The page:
Around the world, a lot of people’s lives have been changed by biologic medicines. However, the manufacturing process is quite complex because of the increasing complexity of the molecules used in the production process. A lot of experts are still wondering what makes the best and most optimised process, especially those that have years in the industry focusing on upstream process development, cGMP, bioconjugation services and scale-up manufacturing.
In their line of work, they have handled numerous molecules but the debate is still raging about an optimised process. However, in the simplest terms, an optimised process will guarantee production of purified material in the fewest batches possible to meet the clinical timelines. It also prepares everything for a commercial launch while handling quality, cost and supply. The most optimised process will improve robustness, streamline operations and ensure consistency while minimising failures.
Engineering controls should also be in place to prevent any contamination or addition of adventitious agents. All these factors contribute to long-term success in the manufacturing process. It might seem obvious but there is a lot of work to do. The bioprocessing workflow involves a lot of critical areas so it’s tough to identify the right place to focus your efforts.
However, ultimate success relies on taking a very measured approach in the process, balancing the trade-offs in speed-to-clinic and the optimisation process specific to the molecule needs. There are different areas of focus to optimise the upstream process performance but don’t forget to consider proper balance. In most cases, it’s not prudent to focus on getting the highest titer.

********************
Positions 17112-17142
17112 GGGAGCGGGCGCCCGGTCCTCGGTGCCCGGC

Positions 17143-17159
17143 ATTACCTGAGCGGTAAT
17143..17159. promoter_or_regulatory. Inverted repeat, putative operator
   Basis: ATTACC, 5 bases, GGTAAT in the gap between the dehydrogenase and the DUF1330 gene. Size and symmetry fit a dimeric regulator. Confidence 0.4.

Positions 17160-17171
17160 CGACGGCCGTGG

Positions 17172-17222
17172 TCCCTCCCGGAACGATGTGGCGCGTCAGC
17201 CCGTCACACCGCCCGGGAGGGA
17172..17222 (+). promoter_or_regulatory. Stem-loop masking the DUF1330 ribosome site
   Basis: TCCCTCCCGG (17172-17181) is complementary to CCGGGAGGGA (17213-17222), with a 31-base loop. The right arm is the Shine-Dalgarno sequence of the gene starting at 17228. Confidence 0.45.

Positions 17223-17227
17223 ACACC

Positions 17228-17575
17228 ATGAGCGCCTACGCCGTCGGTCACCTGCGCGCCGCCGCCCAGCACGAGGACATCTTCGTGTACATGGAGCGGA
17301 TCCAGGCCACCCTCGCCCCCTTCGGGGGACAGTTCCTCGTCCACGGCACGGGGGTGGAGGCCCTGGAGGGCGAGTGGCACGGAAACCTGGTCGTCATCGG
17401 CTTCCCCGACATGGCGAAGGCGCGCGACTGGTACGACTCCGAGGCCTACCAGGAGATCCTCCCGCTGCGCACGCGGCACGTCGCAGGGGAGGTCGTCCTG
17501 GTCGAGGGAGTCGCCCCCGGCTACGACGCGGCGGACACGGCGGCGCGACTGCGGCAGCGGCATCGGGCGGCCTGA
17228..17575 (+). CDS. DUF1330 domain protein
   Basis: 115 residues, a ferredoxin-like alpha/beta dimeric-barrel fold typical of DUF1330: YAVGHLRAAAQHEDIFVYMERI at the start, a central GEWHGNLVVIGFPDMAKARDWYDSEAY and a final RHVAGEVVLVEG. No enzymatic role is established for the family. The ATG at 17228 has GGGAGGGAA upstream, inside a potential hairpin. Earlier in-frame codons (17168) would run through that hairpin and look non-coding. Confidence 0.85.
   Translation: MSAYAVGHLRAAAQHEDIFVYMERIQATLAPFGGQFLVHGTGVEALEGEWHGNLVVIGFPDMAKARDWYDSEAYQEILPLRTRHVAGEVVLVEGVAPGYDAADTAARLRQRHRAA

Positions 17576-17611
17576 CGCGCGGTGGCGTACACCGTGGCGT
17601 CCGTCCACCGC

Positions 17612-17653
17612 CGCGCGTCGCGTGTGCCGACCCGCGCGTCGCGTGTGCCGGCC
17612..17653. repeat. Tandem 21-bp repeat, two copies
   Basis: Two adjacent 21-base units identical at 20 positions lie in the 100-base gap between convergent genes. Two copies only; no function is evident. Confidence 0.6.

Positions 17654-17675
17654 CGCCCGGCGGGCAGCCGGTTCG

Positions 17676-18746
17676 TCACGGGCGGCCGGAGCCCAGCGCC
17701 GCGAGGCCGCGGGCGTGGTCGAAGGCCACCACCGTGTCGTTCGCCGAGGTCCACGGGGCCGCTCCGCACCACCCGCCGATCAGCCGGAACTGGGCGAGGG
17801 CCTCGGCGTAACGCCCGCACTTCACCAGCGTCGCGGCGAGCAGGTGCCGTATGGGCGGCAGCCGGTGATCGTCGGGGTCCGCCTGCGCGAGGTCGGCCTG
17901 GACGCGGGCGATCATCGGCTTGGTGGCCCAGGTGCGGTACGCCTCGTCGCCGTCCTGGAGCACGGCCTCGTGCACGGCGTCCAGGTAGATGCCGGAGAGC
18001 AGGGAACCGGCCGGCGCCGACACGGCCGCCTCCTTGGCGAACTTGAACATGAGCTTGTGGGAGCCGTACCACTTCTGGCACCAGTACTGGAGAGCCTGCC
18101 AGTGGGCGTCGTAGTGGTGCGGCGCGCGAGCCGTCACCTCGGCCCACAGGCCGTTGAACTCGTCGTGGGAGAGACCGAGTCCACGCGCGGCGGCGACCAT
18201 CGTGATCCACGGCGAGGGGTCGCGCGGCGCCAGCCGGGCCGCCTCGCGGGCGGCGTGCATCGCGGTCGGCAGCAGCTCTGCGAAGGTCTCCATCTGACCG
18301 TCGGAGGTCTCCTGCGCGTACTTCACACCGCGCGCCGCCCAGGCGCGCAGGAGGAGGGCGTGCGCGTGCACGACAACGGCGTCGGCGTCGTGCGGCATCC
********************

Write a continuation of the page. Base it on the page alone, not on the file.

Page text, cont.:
You should create a process that achieves a titer of 5 g/L for instance. It’s more sensible compared to identifying the perfect set of conditions required to achieve 7 g/L. If the process is going to be successful, a small deviation will result in lower titers than the previous 5g/L. Obviously, this is a huge failure in the manufacturing process. Throughout the manufacturing process, you should ask the following questions.
1. Can the Process Be Simplified?
Something that can run effortlessly in a small-scale in your lab results in unnecessary risk and variability in a large-scale GMP environment. It’s easy to reduce the risk of failure if there is a complicated feeding strategy using a simplified approach.
You can reduce the risk of contamination by replacing open manipulations with closed systems. It’s also easy to reduce the variability through streamlining media preparation or cell expansion.
2. How Do I Ensure Consistent Performance?
As you get closer to the commercial manufacturing process, you will need to run more batches. As such, robustness and consistency are very important. If you are hoping to achieve commercial manufacturing of multiple batches every month or dozens annually, this is important.
3. How is Upstream Affecting Downstream?
You need to consider how the upstream affects the downstream process. Start by ensuring that the material is purified consistently as it goes downstream to prevent further consequences.
Managing Quality and Supply
The need for raw materials of the highest quality also factors into the assurance of supply. Suppliers or biopharmaceutical companies don’t want to deal with stock outs. In the development process of a biological process, you need to consider if the raw material supply chain is reliable.
It’s prudent to ensure continuity of supply. Companies should have strategies to mitigate any disruptions in supply. The most important factors in all these strategies include transparency in the supply requirements of the raw materials, redundant site qualification, the necessity for safety stocks and any other means of preventing the interruption of supply.